- Solar Impulse is the first solar-powered airplane that can fly day and night, powered entirely by the sun.
- Thousands of solar cells power its four electric motors with clean renewable energy.
- Solar energy is stored in batteries during the day and power the airplane at night. Ten hours of continuous bright sunlight is needed per day in order to charge the batteries and power the plane through the night.
Airplanes use conventional fuels and emit carbon dioxide and other greenhouse gases, thus contributing to global warming. Most airplanes today fly using conventional fuels.
- Small Airline companies
- Air Force Engineers and Pilots
- Solar companies
- Test flights were done in order to see the potential of the solar-powered experimental aircraft in flying both days and nights. Solar Impulse is a one-pilot plane and started with day flights before its first night flight in 2010. Inter-continental flights followed in 2012. Solar Impulse made its first cross-country flight in 2013. It started from NASA Ames Research Center in California, and made stops in five states before finally landing at New York’s JFK Airport. The flights took a total of 105 hours and 41 minutes.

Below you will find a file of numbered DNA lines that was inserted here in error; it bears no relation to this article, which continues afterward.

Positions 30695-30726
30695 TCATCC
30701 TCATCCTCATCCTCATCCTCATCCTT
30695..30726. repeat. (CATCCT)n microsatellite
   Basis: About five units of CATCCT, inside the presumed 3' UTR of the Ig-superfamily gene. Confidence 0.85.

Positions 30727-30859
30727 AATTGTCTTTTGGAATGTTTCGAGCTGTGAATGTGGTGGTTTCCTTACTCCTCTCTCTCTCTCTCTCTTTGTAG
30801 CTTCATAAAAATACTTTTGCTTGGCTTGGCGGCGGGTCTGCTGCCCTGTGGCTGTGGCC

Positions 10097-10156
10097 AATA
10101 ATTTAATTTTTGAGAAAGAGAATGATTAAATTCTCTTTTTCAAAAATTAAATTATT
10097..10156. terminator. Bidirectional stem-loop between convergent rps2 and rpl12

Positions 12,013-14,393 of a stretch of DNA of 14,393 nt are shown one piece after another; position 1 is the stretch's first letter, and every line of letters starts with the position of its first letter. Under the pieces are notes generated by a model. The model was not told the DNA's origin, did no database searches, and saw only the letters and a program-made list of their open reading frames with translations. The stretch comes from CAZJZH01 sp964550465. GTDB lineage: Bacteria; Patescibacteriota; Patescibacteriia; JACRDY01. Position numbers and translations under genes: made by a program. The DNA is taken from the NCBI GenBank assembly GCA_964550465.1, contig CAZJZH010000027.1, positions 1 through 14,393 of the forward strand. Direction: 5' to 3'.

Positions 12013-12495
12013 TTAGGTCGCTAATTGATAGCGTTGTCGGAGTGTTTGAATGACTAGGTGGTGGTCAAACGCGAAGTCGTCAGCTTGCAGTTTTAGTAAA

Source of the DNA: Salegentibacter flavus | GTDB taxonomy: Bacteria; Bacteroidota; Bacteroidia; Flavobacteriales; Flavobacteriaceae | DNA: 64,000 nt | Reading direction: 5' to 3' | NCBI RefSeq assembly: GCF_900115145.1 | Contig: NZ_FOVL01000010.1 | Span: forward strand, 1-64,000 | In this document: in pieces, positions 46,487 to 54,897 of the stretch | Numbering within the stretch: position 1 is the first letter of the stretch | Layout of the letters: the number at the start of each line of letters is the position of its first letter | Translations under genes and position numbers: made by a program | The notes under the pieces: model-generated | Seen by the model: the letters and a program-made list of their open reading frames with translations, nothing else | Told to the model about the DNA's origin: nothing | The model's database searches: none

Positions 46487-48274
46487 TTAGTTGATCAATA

- On June 20, 2016, the longest day of the year, Solar Impulse 2, a slightly bigger plane with 5,000 more solar panels than SI, make its trans-Atlantic flight to Europe. The flight from New York to Madrid is a continuous ninety-hour trip.
- As of now, Solar Impulse is a one-pilot plane which has proved to fly with clean energy for very long hours. More experiments and further research should be done in order to improve this very exciting technology on a larger scale: as a two-pilot plane, an Air Force plane, a cargo plane, or as a small passenger-carrier plane. It will take many years for it to be on a commercial scale so accelerated research is needed to be done in order to reduce carbon emissions from aircraft.